Why Read Books?

Reading is absurd, isn’t it? Page after page of symbols. Voices in our heads that aren’t our own. Why persist? We may read for entertainment, to pass the time, to visit other worlds, to expand our sense of what is possible. We hunt for treasure, rarely satisfied, but seeking new things to which we can aspire, clues and answers to what our lives are meant to be. At best, perhaps, we read to challenge ourselves and to be changed.

How do we find books worth reading? One way is to pay attention to magazines devoted to reviewing them.

World Literature Today is an excellent source of writings by and about contemporary authors from around the globe. It features interviews, essays, poetry, and short fiction by authors who write as if their lives depend on it. Each issue includes over a hundred English-language reviews of books published in other languages.

Rain Taxi Review of Books focuses on new titles from small and independent publishers such as Coffee House, Graywolf, Seven Stories, South End, and Copper Canyon, as well as university presses and mainstream Canadian publishers whose works are too often ignored in the United States. Each edition balances coverage of fiction, nonfiction, poetry, and graphic novels.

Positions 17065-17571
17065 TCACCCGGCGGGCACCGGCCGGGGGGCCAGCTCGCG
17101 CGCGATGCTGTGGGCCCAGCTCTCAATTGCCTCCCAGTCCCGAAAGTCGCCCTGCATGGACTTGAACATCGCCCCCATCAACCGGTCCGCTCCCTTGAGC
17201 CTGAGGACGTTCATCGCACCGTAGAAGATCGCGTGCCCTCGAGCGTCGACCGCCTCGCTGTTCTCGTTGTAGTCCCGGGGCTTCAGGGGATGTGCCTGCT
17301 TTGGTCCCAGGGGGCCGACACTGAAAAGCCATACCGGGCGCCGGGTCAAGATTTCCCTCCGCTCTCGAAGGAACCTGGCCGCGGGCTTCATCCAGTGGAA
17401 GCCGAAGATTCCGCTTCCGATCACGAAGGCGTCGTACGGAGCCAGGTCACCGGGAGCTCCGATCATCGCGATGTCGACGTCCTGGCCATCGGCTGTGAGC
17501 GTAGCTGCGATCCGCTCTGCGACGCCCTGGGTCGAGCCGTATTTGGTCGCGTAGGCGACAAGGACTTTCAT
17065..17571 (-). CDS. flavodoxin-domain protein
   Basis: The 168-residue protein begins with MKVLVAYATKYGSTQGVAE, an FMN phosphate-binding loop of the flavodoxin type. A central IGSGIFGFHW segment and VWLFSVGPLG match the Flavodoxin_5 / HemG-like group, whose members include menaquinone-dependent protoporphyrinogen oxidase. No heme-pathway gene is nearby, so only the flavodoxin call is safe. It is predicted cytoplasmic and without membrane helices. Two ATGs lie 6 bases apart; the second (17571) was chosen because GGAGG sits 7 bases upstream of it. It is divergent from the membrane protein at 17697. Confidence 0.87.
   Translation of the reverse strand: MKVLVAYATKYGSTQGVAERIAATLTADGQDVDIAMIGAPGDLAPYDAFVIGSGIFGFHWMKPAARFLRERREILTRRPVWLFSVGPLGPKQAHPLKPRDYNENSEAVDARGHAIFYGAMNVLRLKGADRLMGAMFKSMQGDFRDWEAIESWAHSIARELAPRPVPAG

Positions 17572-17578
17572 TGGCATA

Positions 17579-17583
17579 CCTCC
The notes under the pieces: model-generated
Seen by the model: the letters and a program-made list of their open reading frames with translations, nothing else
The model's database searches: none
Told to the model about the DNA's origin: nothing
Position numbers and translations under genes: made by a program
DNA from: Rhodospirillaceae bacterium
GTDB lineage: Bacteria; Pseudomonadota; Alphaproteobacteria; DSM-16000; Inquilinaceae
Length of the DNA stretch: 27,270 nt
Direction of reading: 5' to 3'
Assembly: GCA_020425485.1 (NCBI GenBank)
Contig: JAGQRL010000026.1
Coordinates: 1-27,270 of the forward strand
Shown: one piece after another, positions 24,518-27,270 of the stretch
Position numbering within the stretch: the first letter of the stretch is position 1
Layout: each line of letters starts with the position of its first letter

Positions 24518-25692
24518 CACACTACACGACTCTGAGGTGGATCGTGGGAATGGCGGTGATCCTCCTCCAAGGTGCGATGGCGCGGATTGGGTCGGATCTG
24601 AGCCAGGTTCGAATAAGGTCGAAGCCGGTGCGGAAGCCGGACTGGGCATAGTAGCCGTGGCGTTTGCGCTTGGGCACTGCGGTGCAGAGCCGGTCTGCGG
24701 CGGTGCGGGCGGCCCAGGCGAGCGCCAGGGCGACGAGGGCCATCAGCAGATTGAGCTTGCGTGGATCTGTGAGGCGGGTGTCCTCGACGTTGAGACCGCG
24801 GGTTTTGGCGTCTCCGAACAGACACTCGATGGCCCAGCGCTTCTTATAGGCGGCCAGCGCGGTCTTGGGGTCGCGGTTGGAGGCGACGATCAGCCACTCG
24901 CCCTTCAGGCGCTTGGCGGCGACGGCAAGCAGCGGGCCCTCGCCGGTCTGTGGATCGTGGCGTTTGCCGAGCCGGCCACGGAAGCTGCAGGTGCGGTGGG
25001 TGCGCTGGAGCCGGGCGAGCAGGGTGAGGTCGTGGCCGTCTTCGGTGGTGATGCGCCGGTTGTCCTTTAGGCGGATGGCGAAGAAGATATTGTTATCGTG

Lambda Book Report, a bimonthly publication of the nonprofit Lambda Literary Foundation, engagingly reviews books “for LGBT readers”-lesbians, gay men, bisexuals, and transgendered people. Recent issues have covered new books about same-sex marriage and titles from such small presses as Manic D, Bluechrome, and Clear Cut Press.

Also notable: New York City’s Black Issues Book Review  and the Toronto-based Quill & Quire, “Canada’s magazine of book news and reviews.”

THIS JUST IN

The Polishing Stone is a new ad-free publication offering suggestions about how to refine “the life you live into the life you love.” Each 24-page issue contains practical advice about such matters as how to make natural cleaning products and find alternatives to toxic wood finishes, along with gardening tips, recipes that use whole foods, and recommendations for herbal health care.

Written mostly by university students and recent grads living abroad, Glimpse Quarterly reports on wide-ranging topics from around the world. Now in its third year, it’s published by the Glimpse Foundation, a nonprofit that promotes global understanding. The Fall 2004 issue spotlights India but also includes writings about life in Australia, Guatemala, and Denmark.

Camas, a no-gloss magazine of writing about “the nature of the West,” specializes in publishing personal essays that provide multiple views of life in a land cohabited by elk, crows, bison, desert trumpets, and the soil organisms that form the region’s “cryptobiotic” crust.

Ocean Press’s new Rebel Lives series compiles writings by and about people “whose radicalism has been concealed or forgotten,” including Helen Keller, Albert Einstein, South African leader Chris Hani, and French anarchist Louise Michel. Also new from Ocean: a history of the U.S. naval base in Guantanamo.

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